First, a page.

And, hands down, I loved this story from start to finish. The cast was amazing. Every single member of the cast flipped seamlessly between playing locals and playing “plane people”, often of multiple nationalities in the case of the latter. Thanks to my long familiarity with Great Big Sea as well as the chance to visit Newfoundland in 2012, I was able to note with pleasure that assorted Newfoundland accents and dialogue were absolutely authentic-sounding to my ears.

Also thanks to my long familiarity with Great Big Sea, I was very happy to hear that Bob Hallett of same was the musical consultant. I had this to say on the matter on Twitter:

Mr. Hallett, bless ‘im, RTed that right up. 😀 Because yeah. All throughout the production, the musicians were back there laying down rhythms that sounded very, very familiar. And the instrumentation was a welcome joy as well, with a fiddler, an accordion, a whistle, a flute, and even a bouzouki. (Which delighted me to hear, and leads me to wonder if this production will now be responsible for helping more than five people in this town, outside the local Irish and Quebecois session crowds, actually know what a bouzouki is!)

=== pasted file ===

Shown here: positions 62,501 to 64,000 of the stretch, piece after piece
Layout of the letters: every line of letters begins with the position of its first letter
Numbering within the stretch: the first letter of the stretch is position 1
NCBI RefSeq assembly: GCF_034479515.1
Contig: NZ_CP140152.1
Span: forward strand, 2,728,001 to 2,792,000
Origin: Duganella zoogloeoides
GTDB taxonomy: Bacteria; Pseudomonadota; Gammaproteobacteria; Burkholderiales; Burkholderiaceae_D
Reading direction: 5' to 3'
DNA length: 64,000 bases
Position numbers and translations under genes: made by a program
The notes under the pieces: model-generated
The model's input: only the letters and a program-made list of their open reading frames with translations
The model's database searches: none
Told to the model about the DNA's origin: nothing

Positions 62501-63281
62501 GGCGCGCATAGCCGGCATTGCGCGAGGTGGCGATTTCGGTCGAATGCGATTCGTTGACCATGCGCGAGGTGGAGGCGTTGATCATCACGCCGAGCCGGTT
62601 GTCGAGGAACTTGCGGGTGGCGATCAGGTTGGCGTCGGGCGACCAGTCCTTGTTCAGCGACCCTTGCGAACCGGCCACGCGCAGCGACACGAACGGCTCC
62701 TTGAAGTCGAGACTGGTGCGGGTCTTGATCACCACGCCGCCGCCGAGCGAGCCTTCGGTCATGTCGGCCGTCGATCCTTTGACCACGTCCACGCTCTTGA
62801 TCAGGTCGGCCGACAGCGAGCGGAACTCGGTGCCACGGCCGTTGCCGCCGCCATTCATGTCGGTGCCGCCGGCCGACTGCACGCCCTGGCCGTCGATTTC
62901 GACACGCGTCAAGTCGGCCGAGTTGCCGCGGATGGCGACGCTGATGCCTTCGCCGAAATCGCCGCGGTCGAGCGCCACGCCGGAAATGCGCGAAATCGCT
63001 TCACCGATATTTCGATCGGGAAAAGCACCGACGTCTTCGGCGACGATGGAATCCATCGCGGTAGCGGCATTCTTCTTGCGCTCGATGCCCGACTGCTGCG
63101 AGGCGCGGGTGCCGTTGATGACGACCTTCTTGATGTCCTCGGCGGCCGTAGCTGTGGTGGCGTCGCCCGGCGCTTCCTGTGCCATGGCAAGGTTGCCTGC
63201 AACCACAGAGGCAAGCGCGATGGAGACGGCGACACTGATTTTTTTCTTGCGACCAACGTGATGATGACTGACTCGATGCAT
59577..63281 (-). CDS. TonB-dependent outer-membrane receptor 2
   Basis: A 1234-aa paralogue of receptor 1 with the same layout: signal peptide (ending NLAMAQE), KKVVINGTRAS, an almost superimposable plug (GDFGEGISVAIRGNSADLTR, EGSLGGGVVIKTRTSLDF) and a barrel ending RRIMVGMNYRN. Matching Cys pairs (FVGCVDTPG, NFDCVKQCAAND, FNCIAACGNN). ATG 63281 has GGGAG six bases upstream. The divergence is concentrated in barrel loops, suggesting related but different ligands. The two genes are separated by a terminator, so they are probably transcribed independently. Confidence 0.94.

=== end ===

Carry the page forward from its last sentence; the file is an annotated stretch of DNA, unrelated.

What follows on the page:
Story-wise, dealing with subject matter like 9/11, you can’t help but tread a little carefully. But I feel this production did a splendid job of it, treating it with the gravity it deserved (particularly in the number “Something’s Missing”, in which several of the plane people, getting back to New York, react to the absence of the towers). At the same time they leavened it with a great deal of joy and humor and smaller-scale stories. There are two different relationships talked about in the plot, a straight pairing and a gay one. There’s a friendship that blooms between a teacher with a son who’s a firefighter and one of the locals who tries to reassure her in her worry over whether her son is okay. And amongst the minor characters, one of my favorites is the woman from the SPCA who made it her personal quest to see to all the animals who’d been traveling on the planes along with the people.

There was also welcome diversity amongst the characters represented, even aside from the gay couple (who happen to both be named “Colin”). Props to Caesar Samayoa, who, in addition to his playing one of the two Colins, also played an Egyptian character named Ali who had to react to the mistrust of other plane people as well as the initial nervousness of the locals about his presence. Rodney Hicks was excellent both in the role of a black man thoroughly blown away by how he’s treated in Gander vs. how he’s used to being treated at home (and some of the exchanges he has with the mayor are among the funniest bits in the dialogue), and an African traveler who demonstrates the need for a lot of the locals to figure out fast how to communicate with people who aren’t English speakers.